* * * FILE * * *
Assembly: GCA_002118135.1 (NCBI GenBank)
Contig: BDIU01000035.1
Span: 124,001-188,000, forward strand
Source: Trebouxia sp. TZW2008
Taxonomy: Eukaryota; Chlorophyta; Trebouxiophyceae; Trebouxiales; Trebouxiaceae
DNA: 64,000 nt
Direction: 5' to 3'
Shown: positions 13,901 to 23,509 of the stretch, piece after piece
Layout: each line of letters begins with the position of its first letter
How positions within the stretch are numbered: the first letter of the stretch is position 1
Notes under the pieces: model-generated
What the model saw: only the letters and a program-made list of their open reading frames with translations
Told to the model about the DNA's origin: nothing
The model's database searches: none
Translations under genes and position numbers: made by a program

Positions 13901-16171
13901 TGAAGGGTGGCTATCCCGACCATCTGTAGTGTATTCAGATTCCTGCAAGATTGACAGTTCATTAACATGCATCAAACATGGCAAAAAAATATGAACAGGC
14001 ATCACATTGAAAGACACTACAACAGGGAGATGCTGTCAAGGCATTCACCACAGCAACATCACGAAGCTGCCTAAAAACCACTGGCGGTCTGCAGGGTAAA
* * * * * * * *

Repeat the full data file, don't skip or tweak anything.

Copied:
Assembly: GCA_002118135.1 (NCBI GenBank)
Contig: BDIU01000035.1
Span: 124,001-188,000, forward strand
Source: Trebouxia sp. TZW2008
Taxonomy: Eukaryota; Chlorophyta; Trebouxiophyceae; Trebouxiales; Trebouxiaceae
DNA: 64,000 nt
Direction: 5' to 3'
Shown: positions 13,901 to 23,509 of the stretch, piece after piece
Layout: each line of letters begins with the position of its first letter
How positions within the stretch are numbered: the first letter of the stretch is position 1
Notes under the pieces: model-generated
What the model saw: only the letters and a program-made list of their open reading frames with translations
Told to the model about the DNA's origin: nothing
The model's database searches: none
Translations under genes and position numbers: made by a program

Positions 13901-16171
13901 TGAAGGGTGGCTATCCCGACCATCTGTAGTGTATTCAGATTCCTGCAAGATTGACAGTTCATTAACATGCATCAAACATGGCAAAAAAATATGAACAGGC
14001 ATCACATTGAAAGACACTACAACAGGGAGATGCTGTCAAGGCATTCACCACAGCAACATCACGAAGCTGCCTAAAAACCACTGGCGGTCTGCAGGGTAAA